Let’s Look Back: Good Casting’s Still the Key – Part 2

There's a casting weight inside this plastic skirt.  Once I learned how to putt this weight right where I wanted it to go, demonstrating that skill took me to a lot of different sports around the world.  Photo Stan Fagerstrom.

There’s a casting weight inside this plastic skirt. Once I learned how to put this weight right where I wanted it to go, demonstrating that skill took me to a lot of different sports shows around the world. Photo Stan Fagerstrom.

I was really excited to have a chance to go to the big outdoor show in Los Angeles.  If you read my previous column this was back in 1952.  I had been asked to demonstrate the new Ambassadeur 5000 casting reels that were just being brought into the country.

Now I thought I was pretty good with a bait casting outfit when I headed for Los Angeles.  I found out in a hurry I wasn’t nearly as good as I thought.

My current columns on casting are designed with one purpose – to help you become a better caster.

You know, it’s a funny thing.  In this country we accept practice as a part of almost every kind of participant recreation.  If you’ll ponder that statement for a moment you’ll realize it’s true.  We practice so hard for football, baseball or basketball.  We practice bowling before league play starts.

We both know what those crazy golfers will be doing this weekend.   They will be out there with one bucket full of practice balls after another.  They’ll be trying to learn to keep their heads down, their left arms straight and to improve their score through practice.

Chances are you’ll wind up practicing if you’re wife decides you’ve tromped on her toes long enough and you need dancing lessons.  And so it goes.  But who practices casting?  Not very darn many!

Actually, improving casting accuracy through practice is one of the few things any of us can do to improve on the number of fish we put in the boat.  If we go fishing tomorrow morning, we can’t do one blessed thing about air temperature, wind direction, wind velocity, water temperature or most anything else.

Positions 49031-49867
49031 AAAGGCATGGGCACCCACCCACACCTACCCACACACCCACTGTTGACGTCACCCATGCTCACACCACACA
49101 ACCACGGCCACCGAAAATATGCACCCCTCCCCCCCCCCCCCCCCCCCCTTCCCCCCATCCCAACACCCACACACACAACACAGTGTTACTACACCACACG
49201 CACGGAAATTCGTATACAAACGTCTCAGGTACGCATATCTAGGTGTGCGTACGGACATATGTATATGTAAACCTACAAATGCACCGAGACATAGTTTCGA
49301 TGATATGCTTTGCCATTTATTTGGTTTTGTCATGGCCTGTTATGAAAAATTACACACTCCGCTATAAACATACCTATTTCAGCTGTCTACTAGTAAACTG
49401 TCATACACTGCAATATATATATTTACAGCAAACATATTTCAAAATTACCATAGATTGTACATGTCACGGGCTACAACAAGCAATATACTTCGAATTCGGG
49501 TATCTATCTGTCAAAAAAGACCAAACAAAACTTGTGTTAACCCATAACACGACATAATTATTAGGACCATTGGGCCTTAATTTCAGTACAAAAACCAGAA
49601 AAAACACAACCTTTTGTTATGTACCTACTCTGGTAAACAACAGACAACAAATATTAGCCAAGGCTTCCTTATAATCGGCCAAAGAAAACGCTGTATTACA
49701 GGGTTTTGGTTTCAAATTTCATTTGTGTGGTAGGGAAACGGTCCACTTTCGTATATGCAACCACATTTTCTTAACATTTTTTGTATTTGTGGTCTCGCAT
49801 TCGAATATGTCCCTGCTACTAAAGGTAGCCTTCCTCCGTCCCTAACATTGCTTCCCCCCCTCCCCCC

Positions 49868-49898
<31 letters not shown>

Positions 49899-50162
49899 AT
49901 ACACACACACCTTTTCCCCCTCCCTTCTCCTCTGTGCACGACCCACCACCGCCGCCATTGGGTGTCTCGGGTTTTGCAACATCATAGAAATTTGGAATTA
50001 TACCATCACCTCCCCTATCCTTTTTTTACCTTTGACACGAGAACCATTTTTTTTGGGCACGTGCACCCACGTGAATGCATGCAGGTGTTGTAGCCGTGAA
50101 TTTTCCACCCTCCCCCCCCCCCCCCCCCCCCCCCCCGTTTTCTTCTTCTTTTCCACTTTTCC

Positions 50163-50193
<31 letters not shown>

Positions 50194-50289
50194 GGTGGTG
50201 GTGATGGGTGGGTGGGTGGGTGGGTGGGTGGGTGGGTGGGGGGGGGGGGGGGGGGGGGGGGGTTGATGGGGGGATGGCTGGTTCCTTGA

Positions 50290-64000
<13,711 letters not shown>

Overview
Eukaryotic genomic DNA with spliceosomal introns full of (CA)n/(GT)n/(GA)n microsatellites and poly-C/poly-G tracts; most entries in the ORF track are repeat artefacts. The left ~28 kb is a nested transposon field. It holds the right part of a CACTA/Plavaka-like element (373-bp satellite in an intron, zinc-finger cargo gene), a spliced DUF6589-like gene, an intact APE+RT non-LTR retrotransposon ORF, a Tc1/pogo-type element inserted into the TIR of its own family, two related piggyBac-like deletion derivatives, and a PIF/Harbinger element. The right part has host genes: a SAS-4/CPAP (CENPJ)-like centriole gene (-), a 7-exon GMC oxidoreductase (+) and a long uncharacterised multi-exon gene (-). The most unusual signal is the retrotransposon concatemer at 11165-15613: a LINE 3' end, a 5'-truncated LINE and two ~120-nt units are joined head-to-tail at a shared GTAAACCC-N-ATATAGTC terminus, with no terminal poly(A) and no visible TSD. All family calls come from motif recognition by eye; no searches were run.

For that matter, you don’t even know what kind of mood your fishing partner will be in.  You’ve got no control over any of those things.  One thing you do control is your ability to put a lure on target time after time and you can do that through practice.  And again – that’s what this series on casting is all about.

The reader has a right to know why I’m making noises like a casting expert.  I gave giving casting exhibitions to one extent or another around the world for more than half a century.  I made a substantial portion of my income through casting exhibitions and lectures on the subject.

This picture shows one of the spots where my casting skills took me.  This picture is from one of the three successive years my casting was featured at the big outdoor show in Sao Paulo, Brazil.  Photo Stan Fagerstrom.

This picture shows one of the spots where my casting skills took me. This picture is from one of the three successive years my casting was featured at the big outdoor show in Sao Paulo, Brazil. Photo Stan Fagerstrom.

They say one of the best ways to learn about something is to try to teach it.  I agree.  Much of what you’ll read here is the result of having talked, taught and demonstrated different casting techniques from Tulsa to Tokyo, San Francisco to Sao Paulo and countless other spots around a sizeable chunk of the world.

If you read my July column here you know about the first major outdoor show in which I participated.  It was when I had opportunity to demonstrate those brand new Ambassadeur 5000 reels at the old Pan Pacific Auditorium in Los Angeles.

Again – I had thought I was pretty handy with a rod and reel when I went to that show.  I didn’t take long for me to realize I really wasn’t.  The big casting pool I worked at for 11 days was shared by the world’s professional casting champ.  A top amateur champ did his thing at the other end of the pool.

Like I’ve said, I wasn’t nearly as good as I thought going in.  But after 11 days of almost constant casting, watching and learning from a couple of the top casters in the world I came away a whole lot better than I had been coming out.

Much of what you find here is built into what I do in the way of exhibition casting.  Certainly there’s a good bit of showmanship involved in trick and accuracy casting before an outdoor show audience.

But don’t kid yourself that it’s all show.  The better you can handle a rod, the more fish you’ll catch.  There’s just no question about it.  You’ve simply got to be able to do the one before you can expect to accomplish the other.

Here's something else that casting accuracy has done for me.  It has put lots of bass in my boat.  This picture was taken a long, long time ago when I was still keeping some of the bass I'd caught.  For many years now nearly all I've caught have gone back in the water.  Photo Stan Fagerstrom.